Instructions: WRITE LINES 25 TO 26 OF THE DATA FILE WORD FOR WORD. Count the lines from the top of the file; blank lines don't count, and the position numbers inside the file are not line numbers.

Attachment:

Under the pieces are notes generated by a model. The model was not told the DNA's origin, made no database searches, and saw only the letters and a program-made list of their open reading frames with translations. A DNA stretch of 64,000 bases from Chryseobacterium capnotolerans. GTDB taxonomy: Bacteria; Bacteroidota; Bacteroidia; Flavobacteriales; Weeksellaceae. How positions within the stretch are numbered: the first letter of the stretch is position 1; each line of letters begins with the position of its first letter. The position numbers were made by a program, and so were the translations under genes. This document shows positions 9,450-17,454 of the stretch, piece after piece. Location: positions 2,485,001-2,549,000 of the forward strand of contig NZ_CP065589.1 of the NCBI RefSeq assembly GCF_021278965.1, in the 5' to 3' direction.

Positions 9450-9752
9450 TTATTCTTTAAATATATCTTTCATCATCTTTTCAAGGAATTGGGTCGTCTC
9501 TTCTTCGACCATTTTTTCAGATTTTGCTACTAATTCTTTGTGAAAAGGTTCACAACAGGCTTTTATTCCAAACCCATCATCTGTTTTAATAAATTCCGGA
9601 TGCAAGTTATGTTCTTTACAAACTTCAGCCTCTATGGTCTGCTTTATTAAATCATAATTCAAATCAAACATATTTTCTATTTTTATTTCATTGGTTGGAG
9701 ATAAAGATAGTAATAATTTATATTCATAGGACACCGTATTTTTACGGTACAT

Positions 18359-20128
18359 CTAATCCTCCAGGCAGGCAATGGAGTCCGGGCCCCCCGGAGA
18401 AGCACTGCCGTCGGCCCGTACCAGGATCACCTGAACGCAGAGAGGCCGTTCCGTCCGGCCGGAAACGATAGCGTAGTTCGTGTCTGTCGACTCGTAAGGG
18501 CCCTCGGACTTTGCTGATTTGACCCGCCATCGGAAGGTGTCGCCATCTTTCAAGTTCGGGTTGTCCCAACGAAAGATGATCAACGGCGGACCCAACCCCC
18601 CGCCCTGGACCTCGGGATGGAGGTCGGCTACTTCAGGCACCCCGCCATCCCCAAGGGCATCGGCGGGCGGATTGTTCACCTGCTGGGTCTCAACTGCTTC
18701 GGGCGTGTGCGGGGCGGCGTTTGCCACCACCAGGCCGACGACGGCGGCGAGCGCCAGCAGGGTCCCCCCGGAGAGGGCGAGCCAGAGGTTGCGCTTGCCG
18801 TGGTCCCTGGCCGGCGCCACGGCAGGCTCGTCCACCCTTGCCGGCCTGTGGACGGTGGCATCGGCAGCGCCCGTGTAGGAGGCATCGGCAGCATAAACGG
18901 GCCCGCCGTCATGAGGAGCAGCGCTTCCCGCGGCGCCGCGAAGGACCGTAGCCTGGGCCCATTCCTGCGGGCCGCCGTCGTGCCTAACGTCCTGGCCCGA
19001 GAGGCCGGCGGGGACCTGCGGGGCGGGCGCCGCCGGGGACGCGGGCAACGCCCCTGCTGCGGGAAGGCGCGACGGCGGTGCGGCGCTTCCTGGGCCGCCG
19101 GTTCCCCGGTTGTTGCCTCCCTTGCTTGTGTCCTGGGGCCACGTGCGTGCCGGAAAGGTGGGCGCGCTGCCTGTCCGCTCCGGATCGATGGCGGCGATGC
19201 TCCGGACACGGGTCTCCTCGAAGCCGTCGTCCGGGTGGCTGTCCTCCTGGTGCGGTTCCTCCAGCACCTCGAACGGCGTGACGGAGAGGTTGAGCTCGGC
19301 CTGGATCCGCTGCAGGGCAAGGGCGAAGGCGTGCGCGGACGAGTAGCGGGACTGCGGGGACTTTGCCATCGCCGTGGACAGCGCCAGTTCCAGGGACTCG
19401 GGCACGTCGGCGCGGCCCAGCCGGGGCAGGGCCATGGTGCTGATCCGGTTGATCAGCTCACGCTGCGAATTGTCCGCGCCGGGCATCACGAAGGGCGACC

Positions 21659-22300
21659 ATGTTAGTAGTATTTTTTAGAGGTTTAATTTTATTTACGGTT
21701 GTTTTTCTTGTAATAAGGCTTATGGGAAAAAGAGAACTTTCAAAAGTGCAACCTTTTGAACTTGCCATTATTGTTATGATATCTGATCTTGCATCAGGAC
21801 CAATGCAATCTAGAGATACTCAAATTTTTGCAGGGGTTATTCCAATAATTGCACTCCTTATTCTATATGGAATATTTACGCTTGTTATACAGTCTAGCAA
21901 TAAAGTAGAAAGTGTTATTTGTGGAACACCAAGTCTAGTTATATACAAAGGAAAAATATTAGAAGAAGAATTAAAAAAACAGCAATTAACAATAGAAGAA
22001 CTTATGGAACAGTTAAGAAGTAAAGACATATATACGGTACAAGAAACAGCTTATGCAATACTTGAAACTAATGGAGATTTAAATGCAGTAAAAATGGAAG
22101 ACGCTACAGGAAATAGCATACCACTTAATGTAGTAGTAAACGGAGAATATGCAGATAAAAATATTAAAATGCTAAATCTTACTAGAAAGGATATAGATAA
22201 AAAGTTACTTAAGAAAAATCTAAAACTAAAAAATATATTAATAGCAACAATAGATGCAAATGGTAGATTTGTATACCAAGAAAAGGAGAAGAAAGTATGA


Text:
22001 CTTATGGAACAGTTAAGAAGTAAAGACATATATACGGTACAAGAAACAGCTTATGCAATACTTGAAACTAATGGAGATTTAAATGCAGTAAAAATGGAAG
22101 ACGCTACAGGAAATAGCATACCACTTAATGTAGTAGTAAACGGAGAATATGCAGATAAAAATATTAAAATGCTAAATCTTACTAGAAAGGATATAGATAA